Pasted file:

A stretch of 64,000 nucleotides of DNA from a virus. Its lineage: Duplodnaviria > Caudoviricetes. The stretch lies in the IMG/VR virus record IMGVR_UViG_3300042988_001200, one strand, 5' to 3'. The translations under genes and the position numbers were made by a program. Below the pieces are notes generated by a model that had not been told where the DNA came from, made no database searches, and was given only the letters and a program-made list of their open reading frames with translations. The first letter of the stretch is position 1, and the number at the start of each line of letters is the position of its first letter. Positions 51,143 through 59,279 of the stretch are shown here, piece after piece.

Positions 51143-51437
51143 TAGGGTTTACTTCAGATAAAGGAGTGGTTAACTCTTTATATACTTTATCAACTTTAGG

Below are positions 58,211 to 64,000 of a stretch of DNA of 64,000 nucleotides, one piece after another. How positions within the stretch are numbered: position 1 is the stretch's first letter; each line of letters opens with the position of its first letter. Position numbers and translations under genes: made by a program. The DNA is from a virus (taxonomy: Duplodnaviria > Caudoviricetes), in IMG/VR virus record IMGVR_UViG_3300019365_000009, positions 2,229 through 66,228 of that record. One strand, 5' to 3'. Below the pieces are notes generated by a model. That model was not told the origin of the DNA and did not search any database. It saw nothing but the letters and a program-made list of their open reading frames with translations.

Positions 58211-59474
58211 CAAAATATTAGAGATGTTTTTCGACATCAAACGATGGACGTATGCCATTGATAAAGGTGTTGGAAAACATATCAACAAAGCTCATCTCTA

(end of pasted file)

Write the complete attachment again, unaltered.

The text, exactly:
A stretch of 64,000 nucleotides of DNA from a virus. Its lineage: Duplodnaviria > Caudoviricetes. The stretch lies in the IMG/VR virus record IMGVR_UViG_3300042988_001200, one strand, 5' to 3'. The translations under genes and the position numbers were made by a program. Below the pieces are notes generated by a model that had not been told where the DNA came from, made no database searches, and was given only the letters and a program-made list of their open reading frames with translations. The first letter of the stretch is position 1, and the number at the start of each line of letters is the position of its first letter. Positions 51,143 through 59,279 of the stretch are shown here, piece after piece.

Positions 51143-51437
51143 TAGGGTTTACTTCAGATAAAGGAGTGGTTAACTCTTTATATACTTTATCAACTTTAGG

Below are positions 58,211 to 64,000 of a stretch of DNA of 64,000 nucleotides, one piece after another. How positions within the stretch are numbered: position 1 is the stretch's first letter; each line of letters opens with the position of its first letter. Position numbers and translations under genes: made by a program. The DNA is from a virus (taxonomy: Duplodnaviria > Caudoviricetes), in IMG/VR virus record IMGVR_UViG_3300019365_000009, positions 2,229 through 66,228 of that record. One strand, 5' to 3'. Below the pieces are notes generated by a model. That model was not told the origin of the DNA and did not search any database. It saw nothing but the letters and a program-made list of their open reading frames with translations.

Positions 58211-59474
58211 CAAAATATTAGAGATGTTTTTCGACATCAAACGATGGACGTATGCCATTGATAAAGGTGTTGGAAAACATATCAACAAAGCTCATCTCTA